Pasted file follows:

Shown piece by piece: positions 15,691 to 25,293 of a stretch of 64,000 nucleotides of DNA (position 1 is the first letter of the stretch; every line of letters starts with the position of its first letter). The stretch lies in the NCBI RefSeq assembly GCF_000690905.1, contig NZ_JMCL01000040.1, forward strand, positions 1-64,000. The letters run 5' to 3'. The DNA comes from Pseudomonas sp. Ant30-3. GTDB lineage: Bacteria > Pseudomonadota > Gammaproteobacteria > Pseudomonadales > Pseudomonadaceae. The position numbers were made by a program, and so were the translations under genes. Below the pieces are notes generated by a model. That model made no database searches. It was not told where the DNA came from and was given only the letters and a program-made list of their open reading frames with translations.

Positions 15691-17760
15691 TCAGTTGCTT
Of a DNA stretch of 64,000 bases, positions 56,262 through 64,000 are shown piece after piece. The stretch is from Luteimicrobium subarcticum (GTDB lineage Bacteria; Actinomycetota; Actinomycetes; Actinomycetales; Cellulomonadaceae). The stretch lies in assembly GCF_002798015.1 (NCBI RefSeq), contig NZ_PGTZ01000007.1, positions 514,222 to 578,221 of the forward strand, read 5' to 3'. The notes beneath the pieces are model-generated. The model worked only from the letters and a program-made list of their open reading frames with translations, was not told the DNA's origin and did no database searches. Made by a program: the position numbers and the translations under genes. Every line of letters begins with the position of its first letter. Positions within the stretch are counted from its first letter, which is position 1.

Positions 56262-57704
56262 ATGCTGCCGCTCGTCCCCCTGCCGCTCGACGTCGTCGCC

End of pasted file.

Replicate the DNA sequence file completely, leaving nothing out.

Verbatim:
Shown piece by piece: positions 15,691 to 25,293 of a stretch of 64,000 nucleotides of DNA (position 1 is the first letter of the stretch; every line of letters starts with the position of its first letter). The stretch lies in the NCBI RefSeq assembly GCF_000690905.1, contig NZ_JMCL01000040.1, forward strand, positions 1-64,000. The letters run 5' to 3'. The DNA comes from Pseudomonas sp. Ant30-3. GTDB lineage: Bacteria > Pseudomonadota > Gammaproteobacteria > Pseudomonadales > Pseudomonadaceae. The position numbers were made by a program, and so were the translations under genes. Below the pieces are notes generated by a model. That model made no database searches. It was not told where the DNA came from and was given only the letters and a program-made list of their open reading frames with translations.

Positions 15691-17760
15691 TCAGTTGCTT
Of a DNA stretch of 64,000 bases, positions 56,262 through 64,000 are shown piece after piece. The stretch is from Luteimicrobium subarcticum (GTDB lineage Bacteria; Actinomycetota; Actinomycetes; Actinomycetales; Cellulomonadaceae). The stretch lies in assembly GCF_002798015.1 (NCBI RefSeq), contig NZ_PGTZ01000007.1, positions 514,222 to 578,221 of the forward strand, read 5' to 3'. The notes beneath the pieces are model-generated. The model worked only from the letters and a program-made list of their open reading frames with translations, was not told the DNA's origin and did no database searches. Made by a program: the position numbers and the translations under genes. Every line of letters begins with the position of its first letter. Positions within the stretch are counted from its first letter, which is position 1.

Positions 56262-57704
56262 ATGCTGCCGCTCGTCCCCCTGCCGCTCGACGTCGTCGCC